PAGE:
At this point you should be able to release your pinch grip on the valve-flap assembly, as the much smaller holes in the rubber disk and the valve seat should keep the wood screw in place until you affix the chunk of cork in the next step.

    Step 8: Securing the Valve-assembly in Place With the Cork "nut".

    At this point I found it easier to rotate the mask 180 degrees so that it's "forehead" was now close to my torso. Since the valve-flap assembly is held in place pretty well by the friction of the snug fit of the wood screw in the hole in the valve seat, we need only to press lightly on it from the nose side while we push back the nose-mouth seal from the lens of the mask to access the point of the wood screw (the "tusk").

    Push the cork onto the point of the wood screw and give it turn or two to get it going, then let the nose-mouth seal fall back into it's natural position and grasp the cork from the back while gently tightening the wood screw with the Philips-head screwdriver. Keep in mind that the silicone-like material will readily compress, so once the cork chunk just touches the valve seat on the lens side of the nose-mouth seal, that should be tight enough.

    At this point the rubber valve-flap disk should be showing a small depression around the head of the wood screw.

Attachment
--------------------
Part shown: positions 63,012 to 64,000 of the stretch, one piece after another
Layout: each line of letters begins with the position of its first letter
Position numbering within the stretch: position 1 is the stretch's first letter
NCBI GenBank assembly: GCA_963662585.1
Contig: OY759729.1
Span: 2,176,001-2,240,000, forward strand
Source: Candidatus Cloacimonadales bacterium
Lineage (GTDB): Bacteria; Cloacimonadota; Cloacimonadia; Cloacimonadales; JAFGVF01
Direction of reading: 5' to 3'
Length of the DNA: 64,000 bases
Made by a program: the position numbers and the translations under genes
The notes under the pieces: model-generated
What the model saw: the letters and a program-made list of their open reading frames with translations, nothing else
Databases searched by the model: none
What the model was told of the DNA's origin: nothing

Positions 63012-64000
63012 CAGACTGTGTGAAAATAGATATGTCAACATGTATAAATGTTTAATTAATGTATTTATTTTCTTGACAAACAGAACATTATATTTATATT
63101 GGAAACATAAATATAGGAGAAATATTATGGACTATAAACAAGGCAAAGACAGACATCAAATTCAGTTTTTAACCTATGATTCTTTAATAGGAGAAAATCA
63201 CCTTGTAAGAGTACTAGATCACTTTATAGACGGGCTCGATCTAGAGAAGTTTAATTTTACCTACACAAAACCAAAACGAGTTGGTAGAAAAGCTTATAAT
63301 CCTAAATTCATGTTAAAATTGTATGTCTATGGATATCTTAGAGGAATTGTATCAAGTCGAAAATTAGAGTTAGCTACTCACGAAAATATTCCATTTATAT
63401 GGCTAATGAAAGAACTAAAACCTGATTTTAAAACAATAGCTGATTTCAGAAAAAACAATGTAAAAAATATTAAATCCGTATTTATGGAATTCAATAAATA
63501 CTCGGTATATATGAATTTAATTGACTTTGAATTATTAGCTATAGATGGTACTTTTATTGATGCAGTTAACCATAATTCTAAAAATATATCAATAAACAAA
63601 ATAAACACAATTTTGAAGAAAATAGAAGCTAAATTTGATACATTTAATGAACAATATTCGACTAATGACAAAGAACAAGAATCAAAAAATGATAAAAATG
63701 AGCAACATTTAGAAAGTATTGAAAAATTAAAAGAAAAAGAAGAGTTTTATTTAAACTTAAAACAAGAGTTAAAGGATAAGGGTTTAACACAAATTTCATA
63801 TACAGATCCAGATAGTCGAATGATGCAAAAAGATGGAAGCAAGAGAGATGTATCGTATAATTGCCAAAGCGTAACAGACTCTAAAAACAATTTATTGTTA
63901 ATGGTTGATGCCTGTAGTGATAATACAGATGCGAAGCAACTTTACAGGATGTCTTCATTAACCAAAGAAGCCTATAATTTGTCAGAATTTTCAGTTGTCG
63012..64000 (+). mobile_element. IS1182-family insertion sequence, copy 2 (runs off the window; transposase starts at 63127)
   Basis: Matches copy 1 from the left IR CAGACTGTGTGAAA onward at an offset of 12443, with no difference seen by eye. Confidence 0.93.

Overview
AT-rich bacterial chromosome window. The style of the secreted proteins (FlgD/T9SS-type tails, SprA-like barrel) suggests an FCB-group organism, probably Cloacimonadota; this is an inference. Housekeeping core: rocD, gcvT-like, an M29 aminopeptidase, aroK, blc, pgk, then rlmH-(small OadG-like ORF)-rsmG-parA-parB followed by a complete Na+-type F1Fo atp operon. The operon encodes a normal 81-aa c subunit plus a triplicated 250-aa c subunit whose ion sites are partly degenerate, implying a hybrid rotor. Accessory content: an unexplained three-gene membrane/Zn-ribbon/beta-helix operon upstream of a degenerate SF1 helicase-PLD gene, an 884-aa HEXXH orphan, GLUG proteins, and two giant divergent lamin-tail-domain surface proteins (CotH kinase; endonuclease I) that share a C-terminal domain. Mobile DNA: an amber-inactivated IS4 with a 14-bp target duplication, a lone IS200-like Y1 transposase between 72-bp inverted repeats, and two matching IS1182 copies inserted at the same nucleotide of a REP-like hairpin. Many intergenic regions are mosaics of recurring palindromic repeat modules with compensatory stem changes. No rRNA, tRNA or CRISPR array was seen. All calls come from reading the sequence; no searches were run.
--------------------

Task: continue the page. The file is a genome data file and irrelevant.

Step 9: Check Your Work, Wrap Up and Testing.

    The valve-assembly you just made and installed should be roughly the same diameter as the original manufactured one, and should work pretty much the same way as the original, despite the fact that it is put together from parts that were never designed to do that job.

    You will have a somewhat funny looking cork "wart" in your mask that curious people will ask you about, but someone will really have to be right in front of your face to notice it, what with all the splashing and bobbing in the sea.

    BUT you won't have to miss out on all the surface-only snorkeling fun at your vacation destination, and can afford to put off worrying about getting a real manufacturer's replacement to until after your vacation is over.

    A note about testing: The place we were renting didn't have a tub or a pool, so I had to do my testing in the shallows of our nearby beach. I felt safe in that environment as I was with friends and there were lots of other people around. They say whenever you go in the water you should employ the Buddy System, and I endorse that view as it seems pretty logical if you are trying to avoid the risk of drowning (like me). That being said, if there had been a tub in our seaside rental, I would have done my testing there.

    Step 10: Update: OEM Replacements Found.

    After I got home, I sent Decathlon an email asking if I could buy replacement valves. Although I didn't hear back from their general website contact form, when I emailed my local store, I heard back within a day, and they said I could stop by and order the valves I needed at the store. When I went to the store to make the order, I found out that they actually had that item in stock, although I had to specifically ask for it at the product service desk. A replacement valve set that included all three valves and a new O-ring for the breath tube cost €1,50.

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      3 years ago

      Great first ible! These are always my favorite kind - I love watching folks repair stuff in interesting ways :D


      Reply 3 years ago

      Thanks! This is the first time I had the presence of mind to document a repair that seemed like it could be useful to others in light of the exploding popularity of this type, and particularly this brand of mask.